Cave art suggests Neandertals were ancient humans’ mental equals | Science News

ADVERTISEMENT

SCIENCE NEWS NEEDS YOU

Support nonprofit journalism

Subscribe now


News

Cave art suggests Neandertals were ancient humans’ mental equals

Newly dated rock drawings and shell ornaments predate Homo sapiens in Europe by at least 20,000 years

By
2:12pm, February 22, 2018
cave art

ARTISTIC SURPRISE  Red horizontal and vertical lines painted on the walls of a Spanish cave date to at least 64,800 years ago, a new study finds. Since Homo sapiens had not reached Europe at that time, Neandertals must have created this art, researchers propose. The animal-shaped figure, right, was not dated and its makers remain unknown.

Neandertals drew on cave walls and made personal ornaments long before encountering Homo sapiens, two new studies find. These discoveries paint bulky, jut-jawed Neandertals as the mental equals of ancient humans, scientists say.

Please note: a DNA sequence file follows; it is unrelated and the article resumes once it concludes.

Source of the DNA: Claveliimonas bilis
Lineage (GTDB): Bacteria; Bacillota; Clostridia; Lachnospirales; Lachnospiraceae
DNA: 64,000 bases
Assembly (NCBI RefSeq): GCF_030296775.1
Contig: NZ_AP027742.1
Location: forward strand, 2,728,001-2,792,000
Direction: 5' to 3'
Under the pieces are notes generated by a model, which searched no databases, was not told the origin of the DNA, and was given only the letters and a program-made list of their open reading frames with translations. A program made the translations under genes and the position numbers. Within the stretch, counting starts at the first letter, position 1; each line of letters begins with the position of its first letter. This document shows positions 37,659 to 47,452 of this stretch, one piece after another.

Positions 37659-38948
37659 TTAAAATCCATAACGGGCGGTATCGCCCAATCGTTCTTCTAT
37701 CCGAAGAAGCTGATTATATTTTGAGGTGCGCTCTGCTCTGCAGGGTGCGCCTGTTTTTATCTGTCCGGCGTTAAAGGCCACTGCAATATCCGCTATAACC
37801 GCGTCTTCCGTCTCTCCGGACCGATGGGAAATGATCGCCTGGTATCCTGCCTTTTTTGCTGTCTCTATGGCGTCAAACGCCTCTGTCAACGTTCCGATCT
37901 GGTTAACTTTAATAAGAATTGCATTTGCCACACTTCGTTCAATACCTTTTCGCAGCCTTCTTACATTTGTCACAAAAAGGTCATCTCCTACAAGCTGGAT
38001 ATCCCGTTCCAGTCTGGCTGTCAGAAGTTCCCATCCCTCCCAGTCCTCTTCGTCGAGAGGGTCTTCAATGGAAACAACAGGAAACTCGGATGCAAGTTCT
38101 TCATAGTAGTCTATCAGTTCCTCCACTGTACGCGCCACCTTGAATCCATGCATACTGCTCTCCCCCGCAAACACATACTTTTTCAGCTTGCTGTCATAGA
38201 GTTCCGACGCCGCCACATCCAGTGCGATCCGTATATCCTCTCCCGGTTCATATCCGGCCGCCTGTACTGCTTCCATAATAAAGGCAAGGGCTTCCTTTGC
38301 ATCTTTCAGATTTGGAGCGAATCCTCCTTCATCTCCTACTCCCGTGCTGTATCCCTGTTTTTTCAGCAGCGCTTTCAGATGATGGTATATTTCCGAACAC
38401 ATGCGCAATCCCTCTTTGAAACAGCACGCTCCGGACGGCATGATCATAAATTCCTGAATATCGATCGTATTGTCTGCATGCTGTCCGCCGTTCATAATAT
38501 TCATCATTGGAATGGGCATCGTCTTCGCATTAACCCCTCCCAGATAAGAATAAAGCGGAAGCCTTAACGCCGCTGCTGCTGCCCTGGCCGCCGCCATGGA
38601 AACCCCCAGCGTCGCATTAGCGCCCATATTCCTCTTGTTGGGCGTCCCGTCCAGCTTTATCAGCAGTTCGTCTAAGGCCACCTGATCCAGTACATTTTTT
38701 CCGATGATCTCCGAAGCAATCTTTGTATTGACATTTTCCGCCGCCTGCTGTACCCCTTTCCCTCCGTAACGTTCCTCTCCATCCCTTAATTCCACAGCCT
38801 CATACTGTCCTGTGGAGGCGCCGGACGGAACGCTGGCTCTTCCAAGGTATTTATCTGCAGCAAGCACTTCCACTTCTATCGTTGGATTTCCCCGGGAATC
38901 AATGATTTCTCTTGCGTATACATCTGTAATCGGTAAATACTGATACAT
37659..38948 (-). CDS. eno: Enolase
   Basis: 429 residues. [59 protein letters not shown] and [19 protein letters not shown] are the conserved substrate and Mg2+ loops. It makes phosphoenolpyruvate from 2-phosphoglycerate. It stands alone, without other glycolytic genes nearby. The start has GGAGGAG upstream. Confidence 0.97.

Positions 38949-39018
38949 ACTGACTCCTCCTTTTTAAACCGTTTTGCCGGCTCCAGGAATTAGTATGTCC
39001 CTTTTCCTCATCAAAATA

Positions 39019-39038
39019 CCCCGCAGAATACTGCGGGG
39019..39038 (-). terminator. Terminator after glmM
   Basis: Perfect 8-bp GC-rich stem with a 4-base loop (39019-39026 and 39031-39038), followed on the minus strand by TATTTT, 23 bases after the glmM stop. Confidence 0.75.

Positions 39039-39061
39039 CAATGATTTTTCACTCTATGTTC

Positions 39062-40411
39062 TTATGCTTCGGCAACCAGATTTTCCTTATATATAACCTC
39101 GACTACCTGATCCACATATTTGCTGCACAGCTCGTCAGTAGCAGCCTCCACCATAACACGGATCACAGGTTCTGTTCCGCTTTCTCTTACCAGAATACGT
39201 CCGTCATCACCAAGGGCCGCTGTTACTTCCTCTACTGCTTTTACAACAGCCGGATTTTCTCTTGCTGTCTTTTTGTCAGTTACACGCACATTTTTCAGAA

Rock art depicting abstract shapes and hand stencils in three Spanish caves dates back to at least 64,800 years ago, researchers report in the Feb. 23 Science. If these new estimates hold up, the Spanish finds become the world’s oldest known examples of cave art, preceding evidence of humans’ arrival in Europe by at least 20,000 years (SN Online: 11/2/11).

The finds raise the possibility that “Neandertals took modern humans into caves and showed them how to paint,” says archaeologist Francesco d’Errico of the University of

This article is only available to Science News subscribers. Already a subscriber? Log in now. Or subscribe today for full access.

Get Science News headlines by e-mail.

More from this issue of Science News

From the Nature Index Paid Content